I was ready to throw in the towel and get a job.
It was time to say goodbye to the entrepreneurial journey, for now. By all accounts, I had failed pretty miserably.
My friend had just raised a Series A for his health tech company in Silicon Valley, and I almost took a job with him. If I had any confidence that I'd bring any value to the company, I probably would have taken it.
Instead, I tried to sell the pieces of our current company. We had $50,00 left in the bank, 2 products in the market, and negligible recurring revenue. No value.
In attempting to sell the company, I met the founders of an enterprise recruitment software company with ~100 employees. I wanted to sell to them.
I cold emailed their CEO, and got the meeting. It went well.
I never heard back.
I followed up 8 times. Turns out they had acquired a website a few years ago that was sitting on the shelf - VisualCV. It had raised money in 2004, flatlined, and died. But it had a nice domain name.
Long story short - myself and my partner formed a new company with the partners at that company, acquired the domain, and tried to make it a business.
I had a three month plan.
If this worked, it seemed slightly better than getting a job.
We got to work. Rebuilt the entire product and marketing site. Relaunched in May 2014. In August we rolled out pricing.
We made $5000 our first month.
In 3 months, we took the site from death's door to ramen profitability.
In October, we launched on Product Hunt. Things picked up from there.
I made $60,000 in 2014.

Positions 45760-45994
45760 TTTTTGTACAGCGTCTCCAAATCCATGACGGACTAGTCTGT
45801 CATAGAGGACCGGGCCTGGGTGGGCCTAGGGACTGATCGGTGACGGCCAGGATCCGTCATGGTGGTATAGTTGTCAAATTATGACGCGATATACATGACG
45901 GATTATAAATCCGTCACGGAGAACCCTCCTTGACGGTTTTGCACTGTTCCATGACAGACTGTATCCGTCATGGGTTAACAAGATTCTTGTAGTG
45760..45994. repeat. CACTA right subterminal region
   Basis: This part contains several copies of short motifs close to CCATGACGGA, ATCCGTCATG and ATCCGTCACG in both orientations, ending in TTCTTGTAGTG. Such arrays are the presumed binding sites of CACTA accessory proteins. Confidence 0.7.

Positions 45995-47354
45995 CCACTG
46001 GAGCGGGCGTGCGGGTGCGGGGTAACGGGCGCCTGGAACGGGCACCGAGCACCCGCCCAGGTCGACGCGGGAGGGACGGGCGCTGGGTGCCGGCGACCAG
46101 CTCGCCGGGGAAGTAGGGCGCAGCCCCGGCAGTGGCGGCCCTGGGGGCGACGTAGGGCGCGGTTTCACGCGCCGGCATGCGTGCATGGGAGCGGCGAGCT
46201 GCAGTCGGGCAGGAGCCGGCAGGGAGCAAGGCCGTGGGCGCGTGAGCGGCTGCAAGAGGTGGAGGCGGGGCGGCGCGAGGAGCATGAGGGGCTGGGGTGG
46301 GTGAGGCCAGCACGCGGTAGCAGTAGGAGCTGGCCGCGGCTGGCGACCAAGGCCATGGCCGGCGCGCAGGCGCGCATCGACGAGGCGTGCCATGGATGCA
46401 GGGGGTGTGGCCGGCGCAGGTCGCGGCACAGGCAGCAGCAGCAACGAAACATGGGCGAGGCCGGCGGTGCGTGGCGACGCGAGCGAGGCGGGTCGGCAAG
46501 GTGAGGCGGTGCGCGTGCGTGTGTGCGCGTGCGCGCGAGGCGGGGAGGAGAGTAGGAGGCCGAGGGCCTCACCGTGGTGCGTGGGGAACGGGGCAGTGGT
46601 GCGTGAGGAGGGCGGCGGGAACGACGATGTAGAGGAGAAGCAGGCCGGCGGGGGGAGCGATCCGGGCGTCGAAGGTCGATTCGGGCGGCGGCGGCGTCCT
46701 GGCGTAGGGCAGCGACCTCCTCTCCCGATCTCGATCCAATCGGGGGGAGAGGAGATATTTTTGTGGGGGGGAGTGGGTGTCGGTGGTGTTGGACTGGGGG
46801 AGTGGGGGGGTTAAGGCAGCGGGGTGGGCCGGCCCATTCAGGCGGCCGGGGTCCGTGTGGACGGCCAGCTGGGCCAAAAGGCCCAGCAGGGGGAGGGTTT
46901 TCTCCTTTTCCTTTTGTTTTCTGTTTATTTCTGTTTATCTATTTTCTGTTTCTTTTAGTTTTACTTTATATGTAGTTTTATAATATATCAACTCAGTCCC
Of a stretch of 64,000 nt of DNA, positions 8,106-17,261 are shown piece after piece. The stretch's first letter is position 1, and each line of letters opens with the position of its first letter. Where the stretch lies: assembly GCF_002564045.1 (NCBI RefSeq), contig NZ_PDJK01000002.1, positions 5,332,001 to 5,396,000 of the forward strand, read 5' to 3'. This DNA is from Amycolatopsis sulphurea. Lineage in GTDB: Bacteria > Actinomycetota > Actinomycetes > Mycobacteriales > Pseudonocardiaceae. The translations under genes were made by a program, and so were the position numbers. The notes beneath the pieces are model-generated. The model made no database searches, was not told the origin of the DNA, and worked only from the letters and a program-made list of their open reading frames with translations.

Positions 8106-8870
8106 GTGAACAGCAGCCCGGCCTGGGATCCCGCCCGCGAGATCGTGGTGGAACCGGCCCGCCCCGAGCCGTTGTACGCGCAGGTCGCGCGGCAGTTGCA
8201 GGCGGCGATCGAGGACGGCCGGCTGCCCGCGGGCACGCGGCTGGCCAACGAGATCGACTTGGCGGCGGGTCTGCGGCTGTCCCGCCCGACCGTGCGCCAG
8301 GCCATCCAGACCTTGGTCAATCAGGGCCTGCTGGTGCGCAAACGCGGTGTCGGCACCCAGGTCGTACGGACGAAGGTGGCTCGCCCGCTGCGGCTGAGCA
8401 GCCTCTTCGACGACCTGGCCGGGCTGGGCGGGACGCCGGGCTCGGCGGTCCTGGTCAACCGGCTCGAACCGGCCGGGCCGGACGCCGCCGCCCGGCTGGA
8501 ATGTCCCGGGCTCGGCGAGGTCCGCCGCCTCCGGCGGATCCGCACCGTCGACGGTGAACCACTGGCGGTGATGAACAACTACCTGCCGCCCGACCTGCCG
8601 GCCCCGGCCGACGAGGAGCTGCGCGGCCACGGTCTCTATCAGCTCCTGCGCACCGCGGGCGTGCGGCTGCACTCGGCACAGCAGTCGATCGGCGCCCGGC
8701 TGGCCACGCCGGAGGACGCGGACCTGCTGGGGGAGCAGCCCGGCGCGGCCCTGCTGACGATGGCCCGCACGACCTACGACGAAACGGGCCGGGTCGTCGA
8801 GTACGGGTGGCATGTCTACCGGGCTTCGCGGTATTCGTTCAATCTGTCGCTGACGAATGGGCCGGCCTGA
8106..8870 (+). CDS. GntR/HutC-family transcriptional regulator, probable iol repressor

Year 5 (growth)
Within a year we were at $1m ARR with two employees.
I started to breathe a little easier.
The team grew slowly while revenue grew quickly. I moved to Argentina for three months, and managed the team from there.
My personal income grew 10x.
Externally, I was living the remote work dream - profitable business, small team, working from anywhere. Not a whole lot changed internally.
Every day I was stressed.
Sometimes the stress was warranted - DDOS attacks, major bugs, and Google Algorithm changes.
Most of the time it was the lack of stress that caused the stress.
Instead of embracing the freedom, dreaming bigger, and enjoying the ride - I lived constantly with the fear that it would all fall apart. I spent days and days locked in analysis paralysis, trying to figure out what to work on.
I liked when there were fires to put out - it made me feel useful.
That underlying feeling of "is this it?" gnawed at me. I filled the void with travel, alcohol, sports, and the usual distractions.
Despite constantly wrestling with my demons, I got a few things right.
We doubled down on what worked. Scaled our marketing. Built a solid brand.
In 5 years I grew the company to over 4 million users and $2m+ ARR with a fully-remote team. Last February, I replaced myself as CEO.
I'm still a proud shareholder and board member, and excited for what's ahead.
I'm grateful to have navigated my way through the minefield, and come out relatively unscathed.
In a decade, I built something significant. I've helped millions of people get jobs. I've created wealth for my family. I've met lifelong friends, and seen them build billion-dollar companies with hundreds of employees.
I've learned a lot.
If anything, I've lifted the veil enough to understand that the world might just bend to your will if you work at it long enough.
Success is a result of hard work, talent, and luck.
You can only get lucky if you're in the game.
If you think this is what you might want to do with your life, I suggest you get in the damn game.